Culture shock when moving to the Netherlands
While I’m waiting for a response back for my Visa application, I may as well continue on my trip down memory lane. This all begins with my culture shock when moving to the Netherlands. (I hope you are keeping your fingers crossed with me that I get to come back with my friends in June)… Anyway, I digress…
Coming from South Africa, there were quite a few things that I could not wrap my head around. I will try my best to explain the culture shock when moving to the Netherlands:
1. Driving on the wrong side of the road
Driving on the wrong side of the road and getting into the wrong side of the car… What’s up with that? I cannot remember how many times as a passenger I walked to the driver side before I finally got it right. Imagine the shock to my system when I came back home.
2. Open curtains and unlocked doors
Those open curtains and unlocked doors… Back home it was common practice to close the curtains or blinds of my home. Even more common at home then and now, is the locking of doors and safety gates. I could not get used to the idea that curtains were left open. I must admit that nobody actually walked passed the house and looked in. It was just a very unnerving experience that took some getting used to.
I also got into trouble every day for thoroughly locking the doors. I think it took me 4 months before I could just casually push the door closed and go inside without turning every key and latch that I could find. I’m quite eager to see if that practice is still the same 24 years later. I could not fully appreciate how safe the country was until it was almost time to leave. One of the first things I told my friends when I came back home, was that I could cycle or walk alone any time night or day without fear. (The second thing I told them was that there are no mountains).
3. Having summer coats
A summer coat… Wait a minute, do I have to bring one along in June?
When I was being shown around the house of my Dutch “family”, the kid’s mom pointed out the hall closet that contained their summer coats. Silly me!! I could not wrap my head around that at all. Most times in Cape Town I hardly required a winter coat, so it was quite a stretch of the imagination that I would need a summer coat. I soon got a taste of why a summer coat was needed. Boy, do I wish that some of your rain could be sent to Africa…
4. Bad Dutch translation
A POES IS A CAT! Okay, people, that one is not good for a girl from Cape Town. Nope. Hell no. Let’s just get stuck into this one for a while. So, as I mentioned in my debut article, my Afrikaans is good (baie/heel goed). This meant I didn’t require Dutch classes. My family therefore offered to pay for anything I wanted to do.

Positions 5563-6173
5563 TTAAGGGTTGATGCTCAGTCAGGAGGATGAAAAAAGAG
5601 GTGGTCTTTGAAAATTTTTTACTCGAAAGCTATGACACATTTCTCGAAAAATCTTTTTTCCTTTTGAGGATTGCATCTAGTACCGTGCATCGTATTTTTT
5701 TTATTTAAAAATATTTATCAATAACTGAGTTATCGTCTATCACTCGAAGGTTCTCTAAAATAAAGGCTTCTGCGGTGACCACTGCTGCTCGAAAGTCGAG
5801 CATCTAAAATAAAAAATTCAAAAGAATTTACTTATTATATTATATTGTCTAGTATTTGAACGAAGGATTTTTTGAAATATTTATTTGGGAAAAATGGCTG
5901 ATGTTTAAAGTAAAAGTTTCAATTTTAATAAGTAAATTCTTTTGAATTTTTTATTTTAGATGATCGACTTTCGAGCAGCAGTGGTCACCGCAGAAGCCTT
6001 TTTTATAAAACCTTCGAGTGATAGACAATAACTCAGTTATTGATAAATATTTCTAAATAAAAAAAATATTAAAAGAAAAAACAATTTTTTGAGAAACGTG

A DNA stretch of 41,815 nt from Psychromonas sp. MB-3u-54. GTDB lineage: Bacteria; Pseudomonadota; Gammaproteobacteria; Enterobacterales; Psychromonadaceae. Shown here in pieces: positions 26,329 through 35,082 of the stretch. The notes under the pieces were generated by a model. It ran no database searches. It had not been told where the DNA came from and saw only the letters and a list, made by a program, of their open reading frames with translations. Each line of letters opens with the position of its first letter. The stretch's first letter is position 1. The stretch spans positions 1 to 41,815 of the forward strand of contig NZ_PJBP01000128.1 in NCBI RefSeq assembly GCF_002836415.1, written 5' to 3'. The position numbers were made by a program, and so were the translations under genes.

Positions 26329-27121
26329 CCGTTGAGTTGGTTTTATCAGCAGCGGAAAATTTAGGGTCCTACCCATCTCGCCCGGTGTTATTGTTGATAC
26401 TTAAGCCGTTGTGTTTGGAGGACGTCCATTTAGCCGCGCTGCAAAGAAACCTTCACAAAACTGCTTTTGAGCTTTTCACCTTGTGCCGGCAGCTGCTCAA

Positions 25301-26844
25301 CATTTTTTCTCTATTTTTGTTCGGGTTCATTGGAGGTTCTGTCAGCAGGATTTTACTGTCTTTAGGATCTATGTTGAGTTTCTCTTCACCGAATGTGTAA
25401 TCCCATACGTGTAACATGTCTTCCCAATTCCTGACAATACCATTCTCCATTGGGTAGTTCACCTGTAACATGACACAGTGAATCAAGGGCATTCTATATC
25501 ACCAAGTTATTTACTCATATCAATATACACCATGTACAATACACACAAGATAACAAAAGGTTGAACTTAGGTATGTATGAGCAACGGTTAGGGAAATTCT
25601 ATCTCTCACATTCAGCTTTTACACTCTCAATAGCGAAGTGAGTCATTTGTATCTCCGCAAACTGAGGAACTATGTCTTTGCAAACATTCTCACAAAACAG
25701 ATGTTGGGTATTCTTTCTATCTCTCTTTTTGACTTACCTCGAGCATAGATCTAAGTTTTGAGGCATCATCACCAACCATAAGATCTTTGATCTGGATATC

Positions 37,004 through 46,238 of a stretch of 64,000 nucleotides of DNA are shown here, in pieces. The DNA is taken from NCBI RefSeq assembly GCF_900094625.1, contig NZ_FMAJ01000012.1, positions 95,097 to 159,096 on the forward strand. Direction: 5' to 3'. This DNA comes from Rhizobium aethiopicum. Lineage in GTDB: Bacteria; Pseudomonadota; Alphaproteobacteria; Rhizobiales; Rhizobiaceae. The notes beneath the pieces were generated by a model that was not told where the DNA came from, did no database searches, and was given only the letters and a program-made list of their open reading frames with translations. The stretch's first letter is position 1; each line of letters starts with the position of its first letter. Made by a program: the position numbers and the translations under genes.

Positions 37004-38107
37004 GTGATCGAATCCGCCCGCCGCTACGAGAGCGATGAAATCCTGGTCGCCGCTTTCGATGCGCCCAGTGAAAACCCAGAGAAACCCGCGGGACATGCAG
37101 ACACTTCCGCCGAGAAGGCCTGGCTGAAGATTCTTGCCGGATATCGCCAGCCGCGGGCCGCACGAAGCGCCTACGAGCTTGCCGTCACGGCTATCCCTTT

I chose jazz ballet, as I had been dancing since the womb and missed it terribly. Long story short: I joined a dance class in Huizen (Studio Dansu) and went once a week for the whole year. I ended up participating in a concert with my dance class and had to do an afternoon and evening show. One of the ladies in my class suggested that I go home with her between shows so that I didn’t have to commute back for the evening show. As she opens her door she says “stomme poesen, (I gasped) zit hele dag te slapen” OMG! Dead, dead on the spot. (I caught on when I saw the cats sleeping on the window sill)… I hope my Dutch spelling is good.
People of the Netherlands hear me now. You may have heard this before, but I will say it again, a poes in South Africa is a very derogatory term for a….um…vagina. Phewwwwww…I’m still grappling with that one. Anyway, moving on now.
5. Right of way for drivers
The right of way to cars coming out of a side road… My heart nearly stopped a few times whilst sitting in a passenger seat and thinking that I’m going to heaven in a Subaru. Yes, that brings me to the time I thought my friend Erik (good luck trying to find a guy named Erik in Holland) was a hell driver. After a few of my nervous gasps, he wanted to know what was wrong. I asked him if he was trying to get us killed. When I asked him why he didn’t stop and wait for the person on the straight to pass, he explained that the one on the straight allows the side road driver to come out.
Well slap my —- and call me Famke (My dutch name of choice). Is that even right? In Cape Town if you want to get out of a side road you may actually be sitting there for a while or until some courteous soul decided to give you a “break”. Or as my dad used to say… “the only way to get across the road; is to be born on the other side.” Maybe I should tag Erik into this story…
6. Dark skin attention
Dark skin attention… Oh, my… I was one of the wonders of the world for a whole year. And I could not believe the attention I got back then. I frequented pubs in Bussum mostly; as it was closest to where I lived. I developed a tolerance for beer because every person who came to chat to me bought me a beer. Some didn’t even talk to me; they just sent a beer over. I had people offering to marry me if I wanted to stay in the country. It was very amusing, but really good for my self-image at the time. I even had someone ask if they could feel my hair…. which brings me to my last point (yes, I must stop myself ‘cos I can go on for days).
7. Hair problems
Nobody could do my kroes hair. I called every hair salon in the surrounding area and eventually ended up going to Amsterdam to get my hair cut and blow dried. I really wish I could remember the name of the amazing woman that managed to sort out my hair. She deserved a medal. I’ll be bringing all my own tools this time though, I’m not taking any chances!
It’s not just living in the Netherlands which causes culture shock, work does too!
Did you get a culture shock when moving to the Netherlands? Let us know how in the comments! Don’t forget to join our DR group too!